- Locksmith & Home Security Technician
- Getting a career diploma in as little as 5 months.
- Gain experience with practical exercises and interactive assignments.
- Learn how to identify, create, and duplicate keys.
- Learn to work with several types of locks including safes, valuts, and auto.
- and more...
Sometimes, people want to find a career that pays a living wage but don’t want to spend several years in school.
If that sounds like you, learn how to become a locksmith in North Dakota in as little time as a few months with advancement within a few years.
Table of Contents
- Steps to Become a Locksmith in North Dakota
- Licensing Requirements to Become in North Dakota
- Locksmith Programs
- The Schools
Steps to Become a Locksmith in North Dakota
1. Make sure you finish high school.
You have to at least finish high school to become a locksmith in North Dakota.
If you’re still taking classes in person at your local high school, finish those credits to get your diploma.
If you need to complete your diploma as an adult, you will need to earn your GED.
2. Review locksmith training requirements.
You will have to review the requirements related to each certificate you earn.
For instance, the Six-Day Basic Locksmithing Course introduces you to different keys and locks.
It’s just the start, however.
For some positions, you must remain under the supervision of a certified professional before you can operate on your own.
Find out how long you must train before you can move to a new credential level.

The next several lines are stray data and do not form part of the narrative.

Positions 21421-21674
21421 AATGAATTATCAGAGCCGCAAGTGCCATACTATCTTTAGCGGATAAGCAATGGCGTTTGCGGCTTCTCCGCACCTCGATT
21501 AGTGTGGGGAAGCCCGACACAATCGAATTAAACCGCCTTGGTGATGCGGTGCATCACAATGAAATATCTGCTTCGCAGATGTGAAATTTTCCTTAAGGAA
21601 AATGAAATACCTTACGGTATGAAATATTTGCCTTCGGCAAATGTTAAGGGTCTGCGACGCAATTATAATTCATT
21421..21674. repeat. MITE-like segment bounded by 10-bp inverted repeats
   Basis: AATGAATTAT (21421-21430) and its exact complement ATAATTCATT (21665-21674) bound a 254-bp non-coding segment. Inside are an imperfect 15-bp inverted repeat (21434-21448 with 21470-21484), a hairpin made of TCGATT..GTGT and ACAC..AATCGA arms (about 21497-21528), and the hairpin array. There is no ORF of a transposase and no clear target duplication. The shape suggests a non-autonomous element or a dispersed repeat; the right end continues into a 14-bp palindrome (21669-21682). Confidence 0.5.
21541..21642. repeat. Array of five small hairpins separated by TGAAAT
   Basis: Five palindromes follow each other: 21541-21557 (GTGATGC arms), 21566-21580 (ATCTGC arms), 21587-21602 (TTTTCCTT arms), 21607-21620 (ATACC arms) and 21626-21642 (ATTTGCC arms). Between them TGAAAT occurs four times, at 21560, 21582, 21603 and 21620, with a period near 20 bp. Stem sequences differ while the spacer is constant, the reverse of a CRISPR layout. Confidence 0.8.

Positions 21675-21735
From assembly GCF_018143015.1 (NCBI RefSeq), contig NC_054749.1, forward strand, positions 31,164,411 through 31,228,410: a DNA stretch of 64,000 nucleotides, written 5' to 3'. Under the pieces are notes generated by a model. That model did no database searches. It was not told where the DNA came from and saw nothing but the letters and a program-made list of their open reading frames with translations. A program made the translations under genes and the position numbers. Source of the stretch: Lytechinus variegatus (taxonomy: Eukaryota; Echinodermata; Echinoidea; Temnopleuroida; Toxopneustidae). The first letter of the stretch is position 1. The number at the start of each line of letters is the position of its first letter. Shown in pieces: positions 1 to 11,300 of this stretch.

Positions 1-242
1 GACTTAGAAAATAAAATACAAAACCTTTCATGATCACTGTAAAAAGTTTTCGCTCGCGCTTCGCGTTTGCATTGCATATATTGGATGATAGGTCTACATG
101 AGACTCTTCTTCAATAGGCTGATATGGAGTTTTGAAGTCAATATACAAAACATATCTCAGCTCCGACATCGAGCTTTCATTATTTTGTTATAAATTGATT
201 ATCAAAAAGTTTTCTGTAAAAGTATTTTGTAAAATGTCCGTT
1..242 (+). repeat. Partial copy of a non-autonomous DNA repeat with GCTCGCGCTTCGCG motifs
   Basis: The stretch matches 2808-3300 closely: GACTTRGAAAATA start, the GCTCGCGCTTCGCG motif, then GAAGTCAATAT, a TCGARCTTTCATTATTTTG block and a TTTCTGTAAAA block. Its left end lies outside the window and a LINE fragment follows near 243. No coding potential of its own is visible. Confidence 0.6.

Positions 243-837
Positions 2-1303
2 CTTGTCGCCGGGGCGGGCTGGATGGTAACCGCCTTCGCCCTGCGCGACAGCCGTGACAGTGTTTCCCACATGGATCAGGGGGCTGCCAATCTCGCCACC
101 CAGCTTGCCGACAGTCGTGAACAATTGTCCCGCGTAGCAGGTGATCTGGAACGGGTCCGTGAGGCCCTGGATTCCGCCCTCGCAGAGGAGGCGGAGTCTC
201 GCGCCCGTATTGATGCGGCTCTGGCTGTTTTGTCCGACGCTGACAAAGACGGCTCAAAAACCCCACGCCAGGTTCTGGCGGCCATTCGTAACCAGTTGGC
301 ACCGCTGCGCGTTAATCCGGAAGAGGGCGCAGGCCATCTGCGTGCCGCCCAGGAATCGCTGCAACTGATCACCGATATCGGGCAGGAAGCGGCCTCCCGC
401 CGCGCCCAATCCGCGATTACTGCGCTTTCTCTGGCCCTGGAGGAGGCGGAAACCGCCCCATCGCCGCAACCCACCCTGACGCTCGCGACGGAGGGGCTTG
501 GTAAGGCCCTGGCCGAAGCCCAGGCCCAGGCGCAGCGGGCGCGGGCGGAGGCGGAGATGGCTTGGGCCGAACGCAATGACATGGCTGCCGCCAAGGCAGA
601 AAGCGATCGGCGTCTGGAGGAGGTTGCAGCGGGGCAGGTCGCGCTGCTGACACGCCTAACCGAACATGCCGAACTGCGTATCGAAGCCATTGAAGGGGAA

3. Join a professional organization.
Join ALOA, the primary organization for locksmiths, as soon as possible.
You don’t even have to have completed your first certificate yet to benefit from becoming a member.
This will prepare you from the beginning to the advanced locksmith certification stages.
4. Explore educational opportunities.
I recommend joining both the ALOA and exploring educational opportunities at the same time.
Both your involvement in an association and an accredited course will provide you with the best chances of securing full-time employment.
When seeking formal education, watch out for signs that the school you attend will help you pass your locksmith courses.
Your courses should help you pass your Proficiency Registration Program exams to complete your certifications.
5. Search for employment.
You can start looking for employment before you even finish your first locksmith certificate class.
In fact, you could gain experience as soon as you complete the Six-Day Basic Locksmith course.
The six-day introductory course prepares you to operate as an apprentice.
Completing it allows you to earn a paycheck while you learn from a certified locksmith.
Licensing Requirements to Become in North Dakota
According to Locksmithing School, you don’t need a license to practice in ND.
However, you probably will still need to train for one of the Association Locksmith of America (ALOA) certifications.
The AOLA also provides guidelines for choosing schools available in your area.
You can select the level of certification training that matches your expertise.
Other ND Locksmith Requirements
Just so you know, most of the licensing requirement data I found is quite old – from 2008 or earlier.
The ALOA provides you with updated information about the industry standard for certifications though.
Potential employers also have requirements for locksmiths.